Sunday, 21 November 2010

The grounds of Suffolk House

This is a heritage building which was almost lost. It once stood on land belonging to the Methodist Church and had been earmarked for new school buildings. In 1956, the Church submitted demolition plans to the George Town Municipal Council but was asked by the Council's president, John Sjovald Hoseasom Cunnyngham-Brown, to preserve the building and instead, build the school on the rest of their land.

For many years after that, the building descended into a bad state of neglect. The Methodist Boys' School used the place as their canteen but in 1975, the authorities decided to cordon off the building and declared it unsafe. Below is a reproduction of a painting by Captain Robert Smith in 1818, that showed the building and the grounds it stood on. A river flowed lazily beside it. In the distance, a bridge.

Yes, that same familiar bridge which I wrote about recently. Okay, maybe it's not the original bridge but the reconstructed structure is mightily similar to the old one. Plus, the bridge still spans the Ayer Itam River and connects the grounds of the Suffolk House to the other side where there is now a condominium.

Many people believe that this same building was built by Francis Light, who founded the British settlement here in 1786, but it is now widely accepted that there were two separate constructions on Suffolk Estate, though not necessarily on the same spot (I don't know). The first was Light's original abode of timber and attap. He stayed here with his common law companion, Martina Rozells, until his death in 1794. Light's executors then sold the estate to William Edward Phillips in 1805. It was Phillips who built the present Georgian-styled Suffolk House. In the early 19th Century, Suffolk House was the official residence for several early governors of the Prince Of Wales Island (as Penang Island was called then). It wouldn't be too far-fetched to say that many historical and political decisions were made here. In fact, it is understood that Stamford Raffles was here for discussions that led eventually to the founding of Singapore.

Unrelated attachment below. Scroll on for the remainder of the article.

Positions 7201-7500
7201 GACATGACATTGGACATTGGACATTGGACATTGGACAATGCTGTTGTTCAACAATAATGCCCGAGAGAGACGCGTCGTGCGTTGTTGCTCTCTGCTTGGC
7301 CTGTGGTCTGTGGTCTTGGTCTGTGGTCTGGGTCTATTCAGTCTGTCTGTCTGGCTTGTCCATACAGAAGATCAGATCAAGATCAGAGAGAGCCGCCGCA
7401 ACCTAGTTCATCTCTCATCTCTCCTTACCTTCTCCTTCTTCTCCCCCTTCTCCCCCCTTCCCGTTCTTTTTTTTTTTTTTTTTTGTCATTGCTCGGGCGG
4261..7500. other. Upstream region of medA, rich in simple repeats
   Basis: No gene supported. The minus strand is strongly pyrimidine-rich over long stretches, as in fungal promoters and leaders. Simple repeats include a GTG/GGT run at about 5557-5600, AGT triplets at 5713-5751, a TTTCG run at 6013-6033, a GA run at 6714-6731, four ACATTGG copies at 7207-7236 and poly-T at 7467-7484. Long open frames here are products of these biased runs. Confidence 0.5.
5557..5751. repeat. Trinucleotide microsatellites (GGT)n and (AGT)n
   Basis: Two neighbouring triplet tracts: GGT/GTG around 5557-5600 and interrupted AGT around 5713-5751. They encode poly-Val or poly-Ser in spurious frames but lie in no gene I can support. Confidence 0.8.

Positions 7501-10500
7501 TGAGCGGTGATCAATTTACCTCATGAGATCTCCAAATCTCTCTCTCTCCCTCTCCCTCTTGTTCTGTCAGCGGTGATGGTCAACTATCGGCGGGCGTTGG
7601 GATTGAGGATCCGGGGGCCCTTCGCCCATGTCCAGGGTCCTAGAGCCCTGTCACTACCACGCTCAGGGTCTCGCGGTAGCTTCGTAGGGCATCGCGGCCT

Suffolk House's role as the centre of governance ended when the mansion and grounds were sold to a Lim Cheng Teik who in turn sold off the estate to the Methodist Church of Malaya in 1928. The Penang state government acquired Suffolk House in 2000 and conservation work commenced on the building. Today, Suffolk House is managed by Badan Warisan and open for public viewing. A fine dining restaurant occupies the ground floor of the double-storey building.

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